Thursday, 12 April 2018

Boyz n the Hood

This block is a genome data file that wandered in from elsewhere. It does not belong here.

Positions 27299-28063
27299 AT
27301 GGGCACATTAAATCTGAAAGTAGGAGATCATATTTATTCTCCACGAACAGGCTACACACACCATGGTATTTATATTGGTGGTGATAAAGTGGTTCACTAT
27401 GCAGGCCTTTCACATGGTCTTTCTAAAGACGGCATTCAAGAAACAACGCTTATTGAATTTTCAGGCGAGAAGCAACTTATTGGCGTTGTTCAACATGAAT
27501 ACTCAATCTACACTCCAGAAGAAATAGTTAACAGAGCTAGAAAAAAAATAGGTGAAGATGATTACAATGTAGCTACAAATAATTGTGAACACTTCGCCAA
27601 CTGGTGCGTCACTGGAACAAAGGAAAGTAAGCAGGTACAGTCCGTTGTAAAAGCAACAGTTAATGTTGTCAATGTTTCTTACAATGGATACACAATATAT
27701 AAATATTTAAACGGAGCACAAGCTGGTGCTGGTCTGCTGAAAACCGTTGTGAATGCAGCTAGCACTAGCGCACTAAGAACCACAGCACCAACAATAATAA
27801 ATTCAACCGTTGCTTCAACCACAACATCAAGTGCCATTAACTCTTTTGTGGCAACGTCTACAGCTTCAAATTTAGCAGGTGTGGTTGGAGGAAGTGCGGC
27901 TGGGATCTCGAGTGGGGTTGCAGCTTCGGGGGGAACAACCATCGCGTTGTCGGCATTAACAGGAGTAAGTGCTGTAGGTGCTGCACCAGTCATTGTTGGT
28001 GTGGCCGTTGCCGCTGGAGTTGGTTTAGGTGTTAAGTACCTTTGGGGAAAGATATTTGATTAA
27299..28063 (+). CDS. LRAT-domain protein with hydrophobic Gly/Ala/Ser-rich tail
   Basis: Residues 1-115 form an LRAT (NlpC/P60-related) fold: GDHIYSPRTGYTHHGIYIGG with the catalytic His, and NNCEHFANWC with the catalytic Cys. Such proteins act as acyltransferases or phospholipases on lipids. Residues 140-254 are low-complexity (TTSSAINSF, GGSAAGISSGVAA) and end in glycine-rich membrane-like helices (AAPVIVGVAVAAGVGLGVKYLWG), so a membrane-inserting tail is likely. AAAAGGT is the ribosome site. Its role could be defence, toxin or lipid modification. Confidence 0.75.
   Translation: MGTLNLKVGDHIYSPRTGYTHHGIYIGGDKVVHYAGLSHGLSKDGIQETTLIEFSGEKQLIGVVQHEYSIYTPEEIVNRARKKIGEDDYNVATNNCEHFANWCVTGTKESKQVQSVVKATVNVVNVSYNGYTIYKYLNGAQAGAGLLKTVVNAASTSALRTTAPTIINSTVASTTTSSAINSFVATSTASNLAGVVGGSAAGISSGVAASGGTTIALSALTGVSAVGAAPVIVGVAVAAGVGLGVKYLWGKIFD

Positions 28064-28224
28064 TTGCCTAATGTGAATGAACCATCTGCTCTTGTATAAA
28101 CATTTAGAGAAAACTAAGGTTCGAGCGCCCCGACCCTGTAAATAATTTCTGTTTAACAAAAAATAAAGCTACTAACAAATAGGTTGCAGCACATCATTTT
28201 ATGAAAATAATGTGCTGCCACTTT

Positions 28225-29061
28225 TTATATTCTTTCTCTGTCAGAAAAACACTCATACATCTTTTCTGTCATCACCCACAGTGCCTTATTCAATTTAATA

Ice Cube spirals in ever decreasing circles in Boyz n the Hood, John Singleton's brilliant 1991 debut, which I revisited last night... I recently finished Jeff Chang's 2005 book Can't Stop Won't Stop: A History of the Hip-Hop Generation, a sweeping chronicle that begins in the dilapidated third world neighborhoods of the South Bronx in the early 70's and concludes some 20 years later in the smoking embers of the Los Angeles riots. Originally I had wanted to follow up Chang's book with a screening of Dennis Hoppers' Colors, but after learning something about life in LA's gang neighborhoods (and the brutal tactics practiced by the LAPD) Boyz n the Hood felt like a more appropriate choice. I seem to revisit Singleton's film at various epochs of my life, and with the advancing years, Boyz n the Hood assumes greater significance - now that I'm a parent, the struggles of Laurence Fishburne's Furious to keep his son beyond the reach of crack and guns resonate more profoundly with me than ever before. All the more remarkable that John Singleton was just 24 when he wrote and directed the picture. I'm reminded of the early 90's when the South Central region of Los Angeles became the quintessential inner city-hell destination for the armchair tourist, with the tide of films and records that emerged in the wake of Boyz n the Hood - films like South Central, Menace II Society, Friday and albums like Death Certificate and The Chronic, all helped shape a mythology, and a stereotype that I myself have bought into - I remember driving along one of the main arteries in Los Angeles a few years ago and seeing a slip-road for Crenshaw District, I felt momentarily anxious, that a wrong turn would end in disaster for myself and my rental car. I don’t think the good people of Crenshaw would appreciate such typecasting…


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